There may be a little disappointment in the Browns runners at this point. It has been said that “Guys don’t want to be the lead bell cow guy.” Ooooo another feather got ruffled! The Browns are looking for a leader and some ownership from the backfield participants. There is disappointment but, there is hope for recovery.

My hope is in the position coach they have. He has been through many wars, as a player and as a long standing and good coach. He understands how to get into the minds of his guys and find out what motivates them.

My hope is also in the guys that are trying to play the position. West, based on interactions that I have seen, has to mature. At times, don’t spend time trying to prove you know what you are doing while showing that you don’t. Based on tape studied, he also has to develop his overall understanding of the run concepts so he can best help his lineman be better players. Setting up you lineman is one of the best things great runners do. I do feel that he will get it, after his brief example that the game can be taken away from you.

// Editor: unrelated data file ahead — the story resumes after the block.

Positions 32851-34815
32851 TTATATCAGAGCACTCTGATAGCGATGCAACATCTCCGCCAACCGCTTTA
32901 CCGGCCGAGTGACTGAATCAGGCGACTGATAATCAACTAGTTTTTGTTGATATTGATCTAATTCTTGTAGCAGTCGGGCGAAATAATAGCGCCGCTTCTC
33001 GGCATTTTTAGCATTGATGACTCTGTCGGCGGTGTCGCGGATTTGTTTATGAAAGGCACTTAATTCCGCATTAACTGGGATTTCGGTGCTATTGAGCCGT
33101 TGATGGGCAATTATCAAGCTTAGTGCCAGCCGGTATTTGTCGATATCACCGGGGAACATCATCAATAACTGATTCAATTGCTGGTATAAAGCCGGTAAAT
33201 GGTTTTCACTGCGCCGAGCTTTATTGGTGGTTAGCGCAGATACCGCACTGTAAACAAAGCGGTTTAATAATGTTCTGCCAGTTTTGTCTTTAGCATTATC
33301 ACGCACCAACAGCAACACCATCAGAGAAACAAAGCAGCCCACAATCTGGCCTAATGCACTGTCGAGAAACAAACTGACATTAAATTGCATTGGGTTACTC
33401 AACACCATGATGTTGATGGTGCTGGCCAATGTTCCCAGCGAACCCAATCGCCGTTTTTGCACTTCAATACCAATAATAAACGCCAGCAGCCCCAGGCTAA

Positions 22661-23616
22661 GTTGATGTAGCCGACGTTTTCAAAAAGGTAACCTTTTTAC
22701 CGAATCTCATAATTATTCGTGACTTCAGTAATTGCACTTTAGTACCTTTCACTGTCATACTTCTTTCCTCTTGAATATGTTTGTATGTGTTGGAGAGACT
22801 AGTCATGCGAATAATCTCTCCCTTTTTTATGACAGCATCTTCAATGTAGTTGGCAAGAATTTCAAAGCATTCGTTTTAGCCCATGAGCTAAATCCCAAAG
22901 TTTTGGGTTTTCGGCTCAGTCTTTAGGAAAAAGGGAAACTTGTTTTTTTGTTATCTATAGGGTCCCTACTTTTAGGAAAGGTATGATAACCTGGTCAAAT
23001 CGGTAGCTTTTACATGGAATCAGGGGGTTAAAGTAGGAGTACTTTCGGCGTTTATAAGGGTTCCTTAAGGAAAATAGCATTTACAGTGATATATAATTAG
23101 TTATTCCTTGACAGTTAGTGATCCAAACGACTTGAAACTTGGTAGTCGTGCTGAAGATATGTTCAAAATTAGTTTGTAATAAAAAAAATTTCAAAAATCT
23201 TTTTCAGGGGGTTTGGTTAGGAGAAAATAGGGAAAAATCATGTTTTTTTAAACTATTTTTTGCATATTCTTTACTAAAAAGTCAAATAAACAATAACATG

There may need to be more examples of that to keep him inspired.

Isaiah Crowell has been the healthiest so far. I liked his demeanor over all. I have felt he has the ability to step in. I like his overall demeanor and feel he can develop into a leader for the Browns team. Also, he may be the best pass protector.

Duke seems to have the best overall talent. After my brief encounter with him, I sense he has another gear mentally. When the games get bigger, he may be the one that can go to that next level. His best ability will be available.

Wilbert has been able to motivate, inspire and teach good players. Look for that to continue as the season progresses.

As for now Wilbert is >>>

Full Commentary>>>

Browns’ Runners

Two out of the three running backs that the Browns are counting on this year have had to miss time because they have soft tissue injuries.

This is a position, in my estimation, that will be counted on more so this year.